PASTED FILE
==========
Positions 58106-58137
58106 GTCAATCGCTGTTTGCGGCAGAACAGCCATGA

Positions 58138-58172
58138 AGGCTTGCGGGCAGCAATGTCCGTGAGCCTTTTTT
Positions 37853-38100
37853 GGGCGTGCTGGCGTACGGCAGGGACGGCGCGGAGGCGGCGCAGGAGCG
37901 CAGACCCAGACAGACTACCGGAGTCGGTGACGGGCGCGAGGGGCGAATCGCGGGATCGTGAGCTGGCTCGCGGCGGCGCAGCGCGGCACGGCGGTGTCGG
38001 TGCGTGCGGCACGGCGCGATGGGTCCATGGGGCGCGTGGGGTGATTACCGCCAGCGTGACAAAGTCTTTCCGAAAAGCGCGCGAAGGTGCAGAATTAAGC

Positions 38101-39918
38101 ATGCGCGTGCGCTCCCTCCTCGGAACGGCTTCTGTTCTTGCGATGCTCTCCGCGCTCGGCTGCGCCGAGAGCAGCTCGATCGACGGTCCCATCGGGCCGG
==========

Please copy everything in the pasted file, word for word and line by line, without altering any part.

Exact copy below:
Positions 58106-58137
58106 GTCAATCGCTGTTTGCGGCAGAACAGCCATGA

Positions 58138-58172
58138 AGGCTTGCGGGCAGCAATGTCCGTGAGCCTTTTTT
Positions 37853-38100
37853 GGGCGTGCTGGCGTACGGCAGGGACGGCGCGGAGGCGGCGCAGGAGCG
37901 CAGACCCAGACAGACTACCGGAGTCGGTGACGGGCGCGAGGGGCGAATCGCGGGATCGTGAGCTGGCTCGCGGCGGCGCAGCGCGGCACGGCGGTGTCGG
38001 TGCGTGCGGCACGGCGCGATGGGTCCATGGGGCGCGTGGGGTGATTACCGCCAGCGTGACAAAGTCTTTCCGAAAAGCGCGCGAAGGTGCAGAATTAAGC

Positions 38101-39918
38101 ATGCGCGTGCGCTCCCTCCTCGGAACGGCTTCTGTTCTTGCGATGCTCTCCGCGCTCGGCTGCGCCGAGAGCAGCTCGATCGACGGTCCCATCGGGCCGG